Reading Texts: A Guide for Parents of 12-, 13-, and 14-Year-Olds

teen with phone over face

Parenting tweens and early teens is difficult and requires a nuanced approach because every kid matures differently. This is especially true for devices. As parents consider what’s right for their child, they may choose to read their kid’s texts when they’re first starting out with a phone. If your child has a phone and you want to read their texts, here are some things to keep in mind.

Should I read my 12-year-old’s text messages?

While there are plenty of solid reasons for 12-year-olds to have a phone, this age also needs the most guardrails, including close monitoring of their texts. At this age, you want to be more hands-on, reviewing who they’re texting and what the conversations are about.

Here are some tips for supervising your 12-year-old’s texts: 

  • Know who they’re messaging: There’s little reason for a 12-year-old to message someone their parents don’t know. If they make a new friend and want to exchange numbers, you need to be kept in the loop. 
  • Have safety check-ins: Regularly sit with your child to look at their texts together and identify areas they need support. 
  • Set up text monitoring: BrightCanary monitors your child’s texts and alerts you to problems. Transparency is key here — this isn’t about spying, it’s about collaborating with your child to support them and keep them safe. Show them how you’ll use BrightCanary and what you’re looking for. You can use the app to read individual text threads, or just skim anything the app flags as concerning.
  • Teach texting etiquette: Just like your parents taught you how to answer a landline, your kid needs guidance on the dos and don’ts of texting.  

Should you read your 13-year-old’s text messages?

It’s a teenager’s job to push for freedom, and it’s a parent’s job to regulate that freedom so they can safely spread their wings. At this age, you may want to give them more independence and autonomy with their messaging if they’ve demonstrated their maturity and can follow family rules.

Here are some ways to strike a balance between texting privileges and rules:

  • Past as a predictor: If your child’s a rule follower — especially if they’ve been good about respecting device boundaries — it’s an indication they’re ready for more phone freedom.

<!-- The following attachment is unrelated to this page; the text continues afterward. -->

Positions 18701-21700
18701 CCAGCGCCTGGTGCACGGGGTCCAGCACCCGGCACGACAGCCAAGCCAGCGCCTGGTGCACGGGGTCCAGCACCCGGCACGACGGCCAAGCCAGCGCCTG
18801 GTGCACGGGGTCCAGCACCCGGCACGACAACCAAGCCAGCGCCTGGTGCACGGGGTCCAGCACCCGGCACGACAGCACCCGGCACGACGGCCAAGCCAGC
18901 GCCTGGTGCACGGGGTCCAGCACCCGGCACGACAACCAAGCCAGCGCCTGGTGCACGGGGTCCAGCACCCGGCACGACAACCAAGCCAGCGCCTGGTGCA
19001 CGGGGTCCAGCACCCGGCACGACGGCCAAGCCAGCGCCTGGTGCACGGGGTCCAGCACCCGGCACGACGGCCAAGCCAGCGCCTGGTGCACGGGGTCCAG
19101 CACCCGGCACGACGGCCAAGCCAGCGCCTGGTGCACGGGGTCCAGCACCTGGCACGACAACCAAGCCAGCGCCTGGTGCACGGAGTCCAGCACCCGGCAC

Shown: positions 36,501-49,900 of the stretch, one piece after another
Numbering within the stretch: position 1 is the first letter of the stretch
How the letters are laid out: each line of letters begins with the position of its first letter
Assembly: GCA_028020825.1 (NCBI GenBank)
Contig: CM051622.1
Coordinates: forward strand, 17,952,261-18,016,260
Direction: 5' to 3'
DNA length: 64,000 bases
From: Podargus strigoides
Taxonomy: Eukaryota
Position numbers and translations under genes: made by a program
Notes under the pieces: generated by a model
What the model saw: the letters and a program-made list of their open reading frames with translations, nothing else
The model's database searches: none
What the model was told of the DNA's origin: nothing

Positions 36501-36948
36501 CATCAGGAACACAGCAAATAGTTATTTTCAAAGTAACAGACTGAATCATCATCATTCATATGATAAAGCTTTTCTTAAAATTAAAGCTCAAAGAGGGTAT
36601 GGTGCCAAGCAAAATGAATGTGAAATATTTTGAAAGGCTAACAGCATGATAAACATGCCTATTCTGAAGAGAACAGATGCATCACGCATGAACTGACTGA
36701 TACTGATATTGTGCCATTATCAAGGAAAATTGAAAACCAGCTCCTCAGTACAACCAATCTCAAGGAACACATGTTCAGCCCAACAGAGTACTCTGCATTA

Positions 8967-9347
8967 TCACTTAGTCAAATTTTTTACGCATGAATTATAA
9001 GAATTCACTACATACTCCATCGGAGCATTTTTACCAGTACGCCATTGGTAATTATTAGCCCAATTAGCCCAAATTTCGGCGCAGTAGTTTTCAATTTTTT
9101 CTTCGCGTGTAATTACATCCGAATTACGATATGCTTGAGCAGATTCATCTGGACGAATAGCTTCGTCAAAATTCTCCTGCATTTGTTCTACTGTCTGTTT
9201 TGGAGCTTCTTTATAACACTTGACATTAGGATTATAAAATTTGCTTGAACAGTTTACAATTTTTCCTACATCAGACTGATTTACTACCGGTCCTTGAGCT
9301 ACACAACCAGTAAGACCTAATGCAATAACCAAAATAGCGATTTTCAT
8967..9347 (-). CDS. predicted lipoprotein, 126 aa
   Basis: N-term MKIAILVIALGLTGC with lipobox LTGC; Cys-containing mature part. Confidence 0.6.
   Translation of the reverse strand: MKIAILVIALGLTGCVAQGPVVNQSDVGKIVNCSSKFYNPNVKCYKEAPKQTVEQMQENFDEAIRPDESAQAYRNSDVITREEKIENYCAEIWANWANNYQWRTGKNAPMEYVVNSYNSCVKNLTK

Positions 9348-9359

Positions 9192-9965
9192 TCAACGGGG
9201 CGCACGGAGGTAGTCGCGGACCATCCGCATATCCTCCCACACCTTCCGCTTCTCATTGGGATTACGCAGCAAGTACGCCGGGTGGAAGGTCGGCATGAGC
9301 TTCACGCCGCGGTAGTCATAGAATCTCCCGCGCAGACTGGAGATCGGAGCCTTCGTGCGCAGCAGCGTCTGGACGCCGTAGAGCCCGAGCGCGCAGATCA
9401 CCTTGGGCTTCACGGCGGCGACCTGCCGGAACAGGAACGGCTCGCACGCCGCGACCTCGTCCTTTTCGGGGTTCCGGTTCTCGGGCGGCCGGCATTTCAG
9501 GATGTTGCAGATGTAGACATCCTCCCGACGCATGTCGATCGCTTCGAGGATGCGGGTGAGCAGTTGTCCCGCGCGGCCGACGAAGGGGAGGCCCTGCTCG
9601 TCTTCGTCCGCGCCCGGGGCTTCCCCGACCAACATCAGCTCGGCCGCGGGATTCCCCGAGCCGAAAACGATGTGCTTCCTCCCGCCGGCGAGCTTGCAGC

• Find opportunities for independence: Giving your child more freedom with their phone helps them learn responsibility. For example, they no longer have you let you know if they’re texting someone new, as long as it’s someone they know in real life.
  • Monitoring is still important: Parental monitoring allows you to give your child some space while still supporting them. It also means you don’t need to read every single text message — BrightCanary does that for you and alerts you to any issues. 

Should I read my 14-year-old’s text messages? 

The leap in maturity between 13 and 14 years old varies widely from kid to kid. Some kids may still need a level of close supervision. Here are some ways to decide how involved to be in your 14-year-old’s texts: 

  • Personalize your approach: Assess your child’s ability to follow rules and behave responsibly with their phone as you decide whether to grant them more freedom. 
  • Don’t totally cut the cord: If you do choose to pull back on reading their messages, use a monitoring app to alert you if your child encounters any dangers in their messages, like cyberbullying and drug references.

What to watch for 

No matter how mature and responsible your child is, there are some topics you’ll want to monitor even through their late teens. Suicidal ideation, self harm, and drugs are top on that list. 

But that doesn’t mean hovering. Reading every text may be an option when your child is younger, but they need some privacy as they grow older. Text message monitoring allows you to give your child autonomy and step in when anything potentially dangerous is detected. 

What you can ignore

Depending on your family’s values, some things you encounter in your child’s texts may be no big deal, such as moderate profanity or violence in the sports they follow. It’s okay to let some stuff go. 

You know your child best, and every family has different ideas of what’s acceptable. Some monitoring apps allow you to customize what topics it scans for based on your priorities, so you’ll get fewer alerts for swear words but more alerts for potential dangers like self-harm and drugs.

How to read your tween’s text messages

There are three main ways to monitor your tween’s text messages, and they work best in conjunction with each other. 

  • Scheduled check-ins. These are set times where you sit with your child and look at their device together. You can use this time to talk to them about who they’re messaging, what they’re interested in, and any challenges they may have faced.
  • Spot-checks. Especially for younger kids, many parents periodically look at their child’s messages to get a feel for what’s up. This should never be done in secret, though — spying is a surefire way to damage trust between you and your child.
  • Monitoring apps. BrightCanary not only monitors your kid’s texts on iPhone, but it also scans their social media, YouTube, and Google. 

The takeaway

Parents should tailor their approach to reading their child’s texts based on their age, maturity, and temperament. Apps like BrightCanary are a great companion to other monitoring efforts, like regular check-ins and conversations about online safety. 

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